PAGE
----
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Watch the Video about Pipelining Data for Faster Time Series Processing


Pipelining is the programming technique in eXtremeDB for HPC that accelerates the processing of time series data by combining the database system’s vector-based statistical functions into assembly lines of processing, with the output of one function becoming input for the next.

Database management systems (DBMSs) can greatly accelerate processing of time series data (such as market data) via a column-based approach. McObject’s eXtremeDB for HPC database enables column-based handling via its ‘sequence’ data type, and its rich library of vector-based statistical functions. This video presents the technique of pipelining these functions in SQL to improve performance by maximizing the proportion of relevant market data that is loaded into CPU cache, and reducing data transfers between CPU cache and main memory.

Without pipelining (e.g. using a vector-based language like R), the interim result of each step in a complex calculation (algorithm) must be materialed and stored in temporary storage, then transferred back into the next function/step in the calculation. Such transfers greatly slow down processing because moving data off of the CPU cache is 6X – 8X slower than keeping data in cache. (Cache is 3X – 4X faster than RAM and two transfers are necessary per function/step.)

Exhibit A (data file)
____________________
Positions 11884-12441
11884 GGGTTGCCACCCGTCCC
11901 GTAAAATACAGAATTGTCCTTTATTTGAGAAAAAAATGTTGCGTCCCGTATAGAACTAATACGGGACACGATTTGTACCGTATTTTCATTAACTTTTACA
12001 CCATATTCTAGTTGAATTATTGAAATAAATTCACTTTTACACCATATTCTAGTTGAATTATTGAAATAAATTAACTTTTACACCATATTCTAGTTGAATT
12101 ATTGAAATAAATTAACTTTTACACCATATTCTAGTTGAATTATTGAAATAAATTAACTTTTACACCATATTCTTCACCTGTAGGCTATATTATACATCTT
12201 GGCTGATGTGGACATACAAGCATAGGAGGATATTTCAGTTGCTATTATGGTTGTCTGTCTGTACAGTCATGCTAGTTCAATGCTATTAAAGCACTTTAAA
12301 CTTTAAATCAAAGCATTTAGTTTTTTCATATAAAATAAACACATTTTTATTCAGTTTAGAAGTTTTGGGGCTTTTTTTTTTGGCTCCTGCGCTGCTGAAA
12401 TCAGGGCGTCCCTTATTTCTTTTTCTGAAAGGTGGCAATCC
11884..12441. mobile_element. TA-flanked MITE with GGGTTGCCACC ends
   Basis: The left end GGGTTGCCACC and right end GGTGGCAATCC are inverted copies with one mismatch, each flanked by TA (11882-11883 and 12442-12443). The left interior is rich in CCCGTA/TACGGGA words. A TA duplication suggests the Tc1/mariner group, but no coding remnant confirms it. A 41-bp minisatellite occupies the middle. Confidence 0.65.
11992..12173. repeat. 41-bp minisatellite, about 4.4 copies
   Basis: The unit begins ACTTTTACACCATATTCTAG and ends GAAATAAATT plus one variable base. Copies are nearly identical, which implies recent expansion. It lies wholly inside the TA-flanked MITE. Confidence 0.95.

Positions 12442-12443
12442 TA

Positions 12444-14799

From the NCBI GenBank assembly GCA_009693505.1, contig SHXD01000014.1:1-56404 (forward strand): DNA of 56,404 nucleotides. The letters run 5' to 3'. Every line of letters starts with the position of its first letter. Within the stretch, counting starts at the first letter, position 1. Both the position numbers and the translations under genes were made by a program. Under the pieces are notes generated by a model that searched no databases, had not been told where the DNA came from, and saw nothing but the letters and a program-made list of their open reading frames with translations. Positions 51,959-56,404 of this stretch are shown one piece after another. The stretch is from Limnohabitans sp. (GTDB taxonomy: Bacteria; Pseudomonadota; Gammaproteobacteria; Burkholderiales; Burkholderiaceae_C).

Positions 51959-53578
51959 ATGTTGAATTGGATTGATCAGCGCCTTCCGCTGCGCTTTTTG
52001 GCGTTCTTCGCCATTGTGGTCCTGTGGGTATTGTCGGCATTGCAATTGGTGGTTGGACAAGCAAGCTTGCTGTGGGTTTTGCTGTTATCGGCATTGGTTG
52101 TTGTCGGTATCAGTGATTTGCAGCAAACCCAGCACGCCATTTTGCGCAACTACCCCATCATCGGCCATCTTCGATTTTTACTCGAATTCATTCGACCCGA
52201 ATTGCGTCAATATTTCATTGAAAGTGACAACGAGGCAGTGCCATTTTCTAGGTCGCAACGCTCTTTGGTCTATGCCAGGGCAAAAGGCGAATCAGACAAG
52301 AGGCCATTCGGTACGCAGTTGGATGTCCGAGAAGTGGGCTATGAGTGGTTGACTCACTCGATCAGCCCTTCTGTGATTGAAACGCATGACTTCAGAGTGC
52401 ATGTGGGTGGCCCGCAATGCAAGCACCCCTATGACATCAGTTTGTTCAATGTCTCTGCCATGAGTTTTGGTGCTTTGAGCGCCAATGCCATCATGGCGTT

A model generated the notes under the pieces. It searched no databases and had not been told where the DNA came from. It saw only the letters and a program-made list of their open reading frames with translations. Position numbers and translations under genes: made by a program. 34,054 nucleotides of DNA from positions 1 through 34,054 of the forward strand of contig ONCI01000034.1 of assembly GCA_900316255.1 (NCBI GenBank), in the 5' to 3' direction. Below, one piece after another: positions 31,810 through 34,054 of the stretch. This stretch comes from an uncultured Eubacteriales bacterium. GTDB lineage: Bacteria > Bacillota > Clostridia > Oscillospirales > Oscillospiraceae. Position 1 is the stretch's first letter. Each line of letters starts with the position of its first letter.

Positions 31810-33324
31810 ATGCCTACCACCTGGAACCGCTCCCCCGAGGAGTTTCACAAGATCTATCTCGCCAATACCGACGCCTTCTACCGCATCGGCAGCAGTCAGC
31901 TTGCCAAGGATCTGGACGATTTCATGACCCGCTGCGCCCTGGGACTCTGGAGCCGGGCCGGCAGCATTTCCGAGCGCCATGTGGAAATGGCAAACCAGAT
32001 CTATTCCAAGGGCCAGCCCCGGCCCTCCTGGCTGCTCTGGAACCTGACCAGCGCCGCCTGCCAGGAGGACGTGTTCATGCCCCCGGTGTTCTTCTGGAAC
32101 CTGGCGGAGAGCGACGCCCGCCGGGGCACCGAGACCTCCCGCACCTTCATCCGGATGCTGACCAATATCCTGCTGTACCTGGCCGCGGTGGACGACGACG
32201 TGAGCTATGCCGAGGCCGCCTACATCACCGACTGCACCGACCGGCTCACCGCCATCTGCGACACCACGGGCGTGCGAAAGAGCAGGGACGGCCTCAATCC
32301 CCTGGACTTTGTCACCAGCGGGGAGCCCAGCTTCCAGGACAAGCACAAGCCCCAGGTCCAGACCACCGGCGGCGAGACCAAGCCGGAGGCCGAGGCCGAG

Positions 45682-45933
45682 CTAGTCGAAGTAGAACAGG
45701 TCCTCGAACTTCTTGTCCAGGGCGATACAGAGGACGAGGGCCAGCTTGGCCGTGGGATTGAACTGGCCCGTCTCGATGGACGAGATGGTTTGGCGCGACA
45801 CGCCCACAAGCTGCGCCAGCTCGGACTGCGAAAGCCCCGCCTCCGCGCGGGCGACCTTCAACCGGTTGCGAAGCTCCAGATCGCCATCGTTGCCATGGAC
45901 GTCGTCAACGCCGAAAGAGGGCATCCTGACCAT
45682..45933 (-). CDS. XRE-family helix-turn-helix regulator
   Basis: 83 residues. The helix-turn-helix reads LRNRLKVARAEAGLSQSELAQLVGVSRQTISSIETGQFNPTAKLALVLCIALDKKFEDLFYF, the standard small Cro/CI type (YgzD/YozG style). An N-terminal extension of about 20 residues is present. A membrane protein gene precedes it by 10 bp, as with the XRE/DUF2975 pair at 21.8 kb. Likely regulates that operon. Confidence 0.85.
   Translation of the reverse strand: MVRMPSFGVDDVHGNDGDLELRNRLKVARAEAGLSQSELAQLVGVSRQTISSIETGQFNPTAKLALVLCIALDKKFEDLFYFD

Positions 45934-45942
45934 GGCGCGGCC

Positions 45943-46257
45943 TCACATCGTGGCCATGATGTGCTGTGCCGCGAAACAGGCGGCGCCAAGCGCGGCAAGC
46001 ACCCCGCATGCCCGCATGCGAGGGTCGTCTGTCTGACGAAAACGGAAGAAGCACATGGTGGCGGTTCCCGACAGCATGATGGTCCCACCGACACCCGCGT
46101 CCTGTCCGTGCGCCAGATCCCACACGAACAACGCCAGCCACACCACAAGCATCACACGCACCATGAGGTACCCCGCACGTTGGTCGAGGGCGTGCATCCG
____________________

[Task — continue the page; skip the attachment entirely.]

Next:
Pipelining Data for Faster Time Series Processing
Pipelining for faster time series data management
Graphic of data management without pipelining, and how latency is created in the process

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Read the independently audited STAC research proving the speed of Pipelining


Learn more about the features that make eXtremeDB the most low latency time series database

Try the eXtremeDB for HPC with the Analytics Demo. Test the record-breaking performance of SQL queries using columnar storage and pipelined sequence math functions.

Learn what makes eXtremeDB ideal for time series data found in financial systems or IoT’s Big Data 

Learn about in-database analytics with our rich library of vector-based statistical functions